Carrickfergus is my hometown. It is hard to take a bad photograph of the castle, around which the town took its shape and by it, it is defined! Originally built in 1177 it has stood tall and proud for many centuries with some significant updates! In 1182, the Anglo Norman, John de Courcy who had the castle built, turned his attention to the building of a church, which today along with the castle dominate the town’s landscape. Some of you may know the Irish ballad, I wish I was in Carrickfergus https://en.wikipedia.org/wiki/Carrickfergus_(song) which has been recorded by many including Celtic Woman, Van Morrison, Joan Baez, and Brian Ferry to name only a few.
The rectory of St. Nicholas Church https://www.belfastentries.com/places/places-to-see/st-nicholas-church-carrickfergus/was in the early 1900s the childhood home of the poet Louis MacNeice, and I walked past the rectory almost daily and a commemorative stone at the entrance reminded all who passed, that the poet lived here as a child.
Few though, know the poem he wrote remembering his childhood home and events observed there at the beginning of WWI. Take a moment to remember where you grew up – what aspect of its place would feature in your poem? What story would you tell?
I was born in Belfast between the mountain and the gantries
To the hooting of lost sirens and the clang of trams:
Thence to Smoky Carrick in County Antrim
Where the bottle-neck harbour collects the mud which jams
The little boats beneath the Norman castle,
The pier shining with lumps of crystal salt;
The Scotch Quarter was a line of residential houses
But the Irish Quarter was a slum for the blind and halt.
The brook ran yellow from the factory stinking of chlorine,
The yarn-milled called its funeral cry at noon;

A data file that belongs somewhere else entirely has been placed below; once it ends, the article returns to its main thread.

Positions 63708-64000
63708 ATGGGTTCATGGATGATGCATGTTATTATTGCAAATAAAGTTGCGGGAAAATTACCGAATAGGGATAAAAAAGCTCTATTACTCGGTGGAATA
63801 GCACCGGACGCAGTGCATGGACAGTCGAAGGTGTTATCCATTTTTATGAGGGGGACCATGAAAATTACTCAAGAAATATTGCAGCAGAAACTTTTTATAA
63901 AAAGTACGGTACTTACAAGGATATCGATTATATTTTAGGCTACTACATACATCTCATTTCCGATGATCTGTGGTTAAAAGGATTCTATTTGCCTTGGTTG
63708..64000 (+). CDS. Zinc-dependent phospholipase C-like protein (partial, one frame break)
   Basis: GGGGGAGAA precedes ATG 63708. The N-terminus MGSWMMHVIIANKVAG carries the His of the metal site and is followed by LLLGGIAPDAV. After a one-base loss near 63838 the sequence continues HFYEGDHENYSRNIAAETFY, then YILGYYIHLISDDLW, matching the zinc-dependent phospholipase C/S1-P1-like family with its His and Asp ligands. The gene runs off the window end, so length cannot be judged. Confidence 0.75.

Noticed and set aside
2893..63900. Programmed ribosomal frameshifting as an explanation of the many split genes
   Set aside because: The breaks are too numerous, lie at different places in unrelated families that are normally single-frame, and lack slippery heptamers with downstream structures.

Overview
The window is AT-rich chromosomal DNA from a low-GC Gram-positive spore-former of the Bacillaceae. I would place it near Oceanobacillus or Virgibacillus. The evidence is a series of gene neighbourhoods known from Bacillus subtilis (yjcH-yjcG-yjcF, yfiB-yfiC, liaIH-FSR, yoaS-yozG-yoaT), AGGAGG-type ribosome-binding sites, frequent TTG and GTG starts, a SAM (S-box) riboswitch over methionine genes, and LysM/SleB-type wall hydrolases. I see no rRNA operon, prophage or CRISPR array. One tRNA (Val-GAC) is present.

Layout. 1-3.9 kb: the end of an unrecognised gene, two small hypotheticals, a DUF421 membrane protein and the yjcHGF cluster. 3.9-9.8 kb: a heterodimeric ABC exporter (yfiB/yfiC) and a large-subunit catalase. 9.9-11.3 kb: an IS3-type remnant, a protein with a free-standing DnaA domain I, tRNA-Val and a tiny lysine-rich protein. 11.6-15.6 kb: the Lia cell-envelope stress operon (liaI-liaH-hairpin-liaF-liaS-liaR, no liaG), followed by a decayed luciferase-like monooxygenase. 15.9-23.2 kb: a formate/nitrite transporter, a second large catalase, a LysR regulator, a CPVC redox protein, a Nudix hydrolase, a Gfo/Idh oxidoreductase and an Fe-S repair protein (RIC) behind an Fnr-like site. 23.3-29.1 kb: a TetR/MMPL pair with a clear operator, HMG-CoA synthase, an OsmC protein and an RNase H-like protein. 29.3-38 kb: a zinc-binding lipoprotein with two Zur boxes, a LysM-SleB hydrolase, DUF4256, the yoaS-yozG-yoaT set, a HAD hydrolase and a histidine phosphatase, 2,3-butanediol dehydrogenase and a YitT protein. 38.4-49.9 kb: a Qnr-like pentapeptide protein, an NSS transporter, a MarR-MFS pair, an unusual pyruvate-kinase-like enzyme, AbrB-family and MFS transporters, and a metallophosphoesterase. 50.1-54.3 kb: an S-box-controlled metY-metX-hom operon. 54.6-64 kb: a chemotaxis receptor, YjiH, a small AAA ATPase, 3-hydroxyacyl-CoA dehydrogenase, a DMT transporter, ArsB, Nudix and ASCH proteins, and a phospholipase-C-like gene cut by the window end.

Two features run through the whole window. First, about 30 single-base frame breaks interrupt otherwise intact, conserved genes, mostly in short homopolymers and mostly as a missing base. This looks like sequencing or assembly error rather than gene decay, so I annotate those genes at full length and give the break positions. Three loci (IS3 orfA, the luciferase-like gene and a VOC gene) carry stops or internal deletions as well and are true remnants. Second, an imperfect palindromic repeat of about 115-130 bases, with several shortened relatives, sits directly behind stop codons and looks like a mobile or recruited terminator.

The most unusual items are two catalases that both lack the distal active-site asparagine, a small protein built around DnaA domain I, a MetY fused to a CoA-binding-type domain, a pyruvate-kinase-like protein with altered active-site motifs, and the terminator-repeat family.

Our lights looked over the Lough to the lights of Bangor
Under the peacock aura of a drowning moon.
The Norman walled this town against the country
To stop his ears to the yelping of his slave
And built a church in the form of a cross but denoting
The List of Christ on the cross, in the angle of the nave.
I was the rector’s son, born to the Anglican order,
Banned for ever from the candles of the Irish poor;
The Chichesters knelt in marble at the end of a transept
With ruffs about their necks, their portion sure.
The war came and a huge camp of soldiers
Grew from the ground in sight of our house with long
Dummies hanging from gibbets for bayonet practice
And the sentry’s challenge echoing all day long.
I went to school in Dorset, the world of parents
Contracted into a puppet world of sons
Far from the mill girls, the smell of porter, the salt mines
And the soldiers with their guns
so often we take for granted
the place of our birth.
Some are “stayers” never thinking ever to leave,
while others are “leavers” who journey far.
Today, O Lord,
we pray for those who out of fear and desperation
can no longer be “stayers” and must become “leavers”.
Their journey treacherous, uncertain and sadly all too
often they are offered no welcome, little hope, and
least of all no dignity or charity as they seek a place
to lay their head and rest their soul.
Help us O Lord as individuals, as communities
and as nations to do better, much better,
remembering that we are all temporary sojourners
in this place we share, called planet earth. Amen.